Another issue related to the fast freezing process is the so-called freezing burns. This damage involves the external food tissues and it is due to a violent loss of water from the most external layers of tissues. It appears in the form of browning and dehydration of the external surface.
This loss of water occurs mainly as a consequence of the high temperature difference between air and food that is needed for the freezing process. Air at different temperatures has different partial pressure of water: during the freezing process the partial pressure of water vapour in cold air is much lower than that inside the food item. This creates a gradient of pressure that drives water out of the food tissues, starting from the most external layers.
In this regard forced air convection is more critical than static convection. On the contrary, in case of heat transfer by conduction, there's no risk of freezing burns because food is in contact with a cold solid surface and no water extraction can happen.
To avoid freezing burns damage when using a no-frost system based on forced air convection, it is necessary to reduce air velocity and control the temperature difference to avoid a large vapour pressure gradient during freezing process. In order to avoid freezing burns during storage, food items should be wrapped and large temperature swings should be avoided.
However this solution slows the overall freezing process. Another solution to avoid freezing burns is to adopt a proper packaging for the food item, as vacuum packaging or plastic film wrapping in full contact with the food. However domestic appliances cannot detect the presence of a proper packaging around the food, and this often leads to the issue of freezing burns.
Thus, to allow for the best quality of food after freezing and thawing, in case of any kind of packaging, a compromise is needed between high amounts of cold air and a slow, gradual freezing process with static air. For the purpose of cooling the food in the quickest time, in order to create only small ice crystals and thus preserve the food quality after thawing, it is necessary to use very fast heat transfers that can be done with fast and very cool flowing air. For the purposes of avoiding freezing burns and preserve the food quality after freezing, it is necessary to avoid fast and very cool airflow hitting the food or switching to a conductive heat transfer process.
The applicant discovered a solution that is a control strategy for a household freezer appliance that is able to provide at the same time.
This control strategy can accomplish improved freezing of food, and various embodiments may accomplish one or more of the following:
The overall algorithm implementing the method according to the invention can be divided into two main parts, i.e. an estimation part and an actuation part.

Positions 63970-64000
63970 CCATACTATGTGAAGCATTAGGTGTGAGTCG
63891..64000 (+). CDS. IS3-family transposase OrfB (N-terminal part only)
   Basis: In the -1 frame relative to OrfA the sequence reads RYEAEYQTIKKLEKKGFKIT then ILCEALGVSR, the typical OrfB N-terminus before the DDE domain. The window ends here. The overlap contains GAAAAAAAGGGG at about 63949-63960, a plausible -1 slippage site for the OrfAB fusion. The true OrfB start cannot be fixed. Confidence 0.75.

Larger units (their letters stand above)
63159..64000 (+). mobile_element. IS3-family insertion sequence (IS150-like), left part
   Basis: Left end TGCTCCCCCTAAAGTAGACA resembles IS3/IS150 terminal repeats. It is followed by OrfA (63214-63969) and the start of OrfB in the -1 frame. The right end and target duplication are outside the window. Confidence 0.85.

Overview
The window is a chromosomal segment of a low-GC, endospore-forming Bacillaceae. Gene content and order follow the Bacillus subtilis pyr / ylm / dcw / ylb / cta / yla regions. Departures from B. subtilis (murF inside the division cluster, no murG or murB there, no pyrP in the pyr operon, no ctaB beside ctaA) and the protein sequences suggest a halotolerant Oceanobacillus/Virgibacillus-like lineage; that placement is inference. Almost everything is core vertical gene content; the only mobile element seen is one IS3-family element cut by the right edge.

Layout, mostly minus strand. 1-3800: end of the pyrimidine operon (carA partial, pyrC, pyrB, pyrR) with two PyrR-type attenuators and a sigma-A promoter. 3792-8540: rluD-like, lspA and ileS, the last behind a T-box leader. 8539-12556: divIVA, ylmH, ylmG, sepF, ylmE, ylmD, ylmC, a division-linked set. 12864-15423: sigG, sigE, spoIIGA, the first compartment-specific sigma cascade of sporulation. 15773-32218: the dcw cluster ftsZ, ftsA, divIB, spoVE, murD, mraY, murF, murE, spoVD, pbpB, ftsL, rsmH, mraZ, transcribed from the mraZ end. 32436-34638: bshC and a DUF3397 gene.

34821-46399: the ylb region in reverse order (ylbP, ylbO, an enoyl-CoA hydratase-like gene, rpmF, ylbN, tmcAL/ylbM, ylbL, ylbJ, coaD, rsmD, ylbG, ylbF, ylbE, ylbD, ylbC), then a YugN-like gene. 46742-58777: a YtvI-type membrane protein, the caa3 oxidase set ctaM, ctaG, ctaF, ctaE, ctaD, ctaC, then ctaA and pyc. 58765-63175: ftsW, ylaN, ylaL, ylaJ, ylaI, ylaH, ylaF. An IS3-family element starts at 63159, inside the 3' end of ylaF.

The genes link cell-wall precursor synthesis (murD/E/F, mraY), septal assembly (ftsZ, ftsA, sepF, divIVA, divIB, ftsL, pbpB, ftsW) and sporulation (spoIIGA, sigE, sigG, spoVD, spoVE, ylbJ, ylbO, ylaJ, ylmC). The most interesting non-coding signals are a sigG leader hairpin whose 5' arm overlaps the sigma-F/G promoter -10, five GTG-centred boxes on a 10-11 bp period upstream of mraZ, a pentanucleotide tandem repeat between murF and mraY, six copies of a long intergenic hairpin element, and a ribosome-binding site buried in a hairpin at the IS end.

The estimation part has the objective of converting the measured air temperature inside the cavity into an estimation of the temperature of the food item or items under freezing. This part is continuously running during the entire freezing process and will periodically update the estimation of the food temperature. The estimation part of the method/algorithm has been already disclosed by the applicant in the European patent application 05109380.5, EP 1 772 691 A1 and in U.S. patent application Ser. No. 11/539,190 with reference to a method for cooling a container or bottle in a freezer. According to such estimation technique, the temperature of the container, bottle or (in the present case) food item is estimated on the basis of the compressor status and of the sensed temperature of the zone in which the food item is placed.
The control part will receive as input the estimated food temperature (Tfood) provided by the estimation part and will decide the correct actuation part by consequence, according to the food preservation constraints previously described.
The actions taken by the control part are here briefly summarised.
In the first phase food temperature starts from external ambient T and must reach the freezing temperature. In this phase the most freezing burns happen, due to the high temperature difference. Thus, in this phase the strategy according to the present invention will control air temperature and velocity, plus the possibility to activate a cold surface in contact with food to implement conductive heat transfer. This phase will be active until the estimated temperature of the food item is lower than a predetermined value T1 (Tfood<T1). T1 is predetermined parameter of the control and its value will depend on the application, anyway its value will be “close enough” to the freezing temperature of 0° C. The analysis of the probe temperature derivative can be used in support to the above mentioned estimation techniques to “refine” the estimation of the food temperature (Tfood) during this phase.